Well, brick streets look very pretty, but they are not much good for bicycles. I'm sure that's nothing new to any of you out there. I was reminded of it last Saturday when I had a pretty good head of steam up descending a gradual grade and turned left at full speed onto a brick street and like to have rattled right off the handlebars. It also shook loose a bolt on my non-drive side rear rack bracket. The bolt had been coming loose, I believe, before this, and I (because I'm into precision and such) took the end of a screwdriver and bent down the little bit of extra bolt that stuck out past the nut to make it impossible for the nut to back itself off of the bolt's threads.
I believe the last two years' use had created a fracture in the bolt that finally was completely compromised by the extreme vibrations caused by the brick street.
My two oldest boys were behind the bike in the trailer and they were treated to a nice sound of the rotating tire as its tread rubbed against the rear reflector screw which was mounted to the rear fender/mud guard, and was now askew from being aligned with the tires due to the loose bracket.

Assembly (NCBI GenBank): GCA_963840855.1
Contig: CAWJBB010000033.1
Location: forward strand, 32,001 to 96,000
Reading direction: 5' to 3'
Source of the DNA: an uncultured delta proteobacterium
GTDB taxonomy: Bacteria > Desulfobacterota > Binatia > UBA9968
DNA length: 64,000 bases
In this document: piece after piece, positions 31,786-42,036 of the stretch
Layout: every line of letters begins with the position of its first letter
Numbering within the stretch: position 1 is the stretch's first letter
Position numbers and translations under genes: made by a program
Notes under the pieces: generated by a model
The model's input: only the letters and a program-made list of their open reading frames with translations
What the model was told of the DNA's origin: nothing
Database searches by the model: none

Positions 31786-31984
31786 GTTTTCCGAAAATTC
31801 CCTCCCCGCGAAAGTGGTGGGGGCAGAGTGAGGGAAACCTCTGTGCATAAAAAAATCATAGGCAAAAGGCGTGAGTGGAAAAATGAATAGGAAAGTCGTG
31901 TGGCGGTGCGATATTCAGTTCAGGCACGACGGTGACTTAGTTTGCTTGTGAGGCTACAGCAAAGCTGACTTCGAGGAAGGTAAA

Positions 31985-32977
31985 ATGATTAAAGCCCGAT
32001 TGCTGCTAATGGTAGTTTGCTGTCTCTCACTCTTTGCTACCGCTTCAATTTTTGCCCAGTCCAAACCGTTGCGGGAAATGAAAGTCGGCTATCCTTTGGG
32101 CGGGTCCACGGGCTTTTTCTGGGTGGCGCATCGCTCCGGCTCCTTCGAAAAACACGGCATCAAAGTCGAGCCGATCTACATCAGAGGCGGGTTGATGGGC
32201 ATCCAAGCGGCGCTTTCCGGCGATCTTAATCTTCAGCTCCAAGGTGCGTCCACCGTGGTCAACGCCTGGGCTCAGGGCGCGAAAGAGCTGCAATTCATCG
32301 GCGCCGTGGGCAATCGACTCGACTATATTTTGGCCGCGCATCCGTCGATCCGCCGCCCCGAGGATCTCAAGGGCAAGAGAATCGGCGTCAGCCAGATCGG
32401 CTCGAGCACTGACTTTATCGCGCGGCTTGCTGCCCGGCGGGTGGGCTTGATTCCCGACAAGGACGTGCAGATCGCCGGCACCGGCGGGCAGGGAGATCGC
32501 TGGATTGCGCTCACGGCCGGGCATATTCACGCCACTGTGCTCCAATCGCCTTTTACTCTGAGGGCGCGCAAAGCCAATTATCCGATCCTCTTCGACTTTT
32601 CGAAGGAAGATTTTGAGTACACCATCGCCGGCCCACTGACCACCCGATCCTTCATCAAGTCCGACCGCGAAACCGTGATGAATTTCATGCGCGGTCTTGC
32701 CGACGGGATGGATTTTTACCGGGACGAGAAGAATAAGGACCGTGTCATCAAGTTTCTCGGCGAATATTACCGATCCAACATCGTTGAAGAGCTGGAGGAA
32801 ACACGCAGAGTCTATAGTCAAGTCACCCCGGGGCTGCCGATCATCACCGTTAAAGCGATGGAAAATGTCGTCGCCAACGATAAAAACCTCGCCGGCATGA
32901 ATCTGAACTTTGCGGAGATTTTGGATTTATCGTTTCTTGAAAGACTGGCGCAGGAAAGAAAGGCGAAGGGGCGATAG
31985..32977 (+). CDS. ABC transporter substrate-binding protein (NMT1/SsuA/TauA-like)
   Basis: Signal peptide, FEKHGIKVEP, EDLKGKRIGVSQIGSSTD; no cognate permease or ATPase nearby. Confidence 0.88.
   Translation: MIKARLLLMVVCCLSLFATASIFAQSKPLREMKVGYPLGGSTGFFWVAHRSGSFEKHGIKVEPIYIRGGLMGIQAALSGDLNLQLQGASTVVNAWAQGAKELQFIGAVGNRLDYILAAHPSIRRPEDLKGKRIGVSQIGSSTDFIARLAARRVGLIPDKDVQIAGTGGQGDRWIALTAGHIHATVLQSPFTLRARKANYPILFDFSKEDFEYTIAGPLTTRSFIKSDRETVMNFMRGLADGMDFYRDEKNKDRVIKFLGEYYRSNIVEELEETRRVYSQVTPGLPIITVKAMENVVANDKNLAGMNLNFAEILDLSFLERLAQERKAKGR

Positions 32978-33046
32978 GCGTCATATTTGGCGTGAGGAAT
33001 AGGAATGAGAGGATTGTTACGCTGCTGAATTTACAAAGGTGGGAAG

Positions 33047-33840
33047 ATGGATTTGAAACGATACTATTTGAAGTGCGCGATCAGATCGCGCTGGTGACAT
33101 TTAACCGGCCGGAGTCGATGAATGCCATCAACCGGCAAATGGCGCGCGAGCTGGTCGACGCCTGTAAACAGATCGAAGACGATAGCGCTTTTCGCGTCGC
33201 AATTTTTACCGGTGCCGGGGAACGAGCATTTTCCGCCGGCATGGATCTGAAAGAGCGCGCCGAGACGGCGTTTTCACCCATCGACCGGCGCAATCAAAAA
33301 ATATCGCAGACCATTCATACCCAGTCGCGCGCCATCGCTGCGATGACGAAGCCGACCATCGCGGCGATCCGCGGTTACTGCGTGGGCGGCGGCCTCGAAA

I fixed this a little later at the hardware store with another bolt and a nylon lined lock nut. They were friendly enough there to allow me the use of an adjustable wrench and a pair of small slip-joint pliers to fasten it tightly. Ideally, I would also have added some of that liquid "Lock-tite" to the threads as a double precaution against vibrating loose.
I'm debating whether or not to have the 27" steel wheels of the Takara trued over the summer. Another debate I'm having is whether I should take time to learn to true a wheel myself. It seems like it would be a good thing for me to learn. It can't cause any harm to increase my knowledge and experience with bicycles, especially if I plan to continue to ride them.
I'm also debating whether or not to shed myself of a few different bikes I have around. They're for my wife. I guess they're for me, as well, but we haven't used them consistently. I don't think they're going to fetch much money. I did spend some good money to outfit them with high quality tires to guard against flats, but I doubt a person would pay for the frame and the good tires.
Do you ever find yourself trying to decide these things? Learn to do it myself or have something done? Sell off a couple bikes, or keep hold of them in case somebody wants to ride them? What are your experiences with this?
Keep on commuting by bike!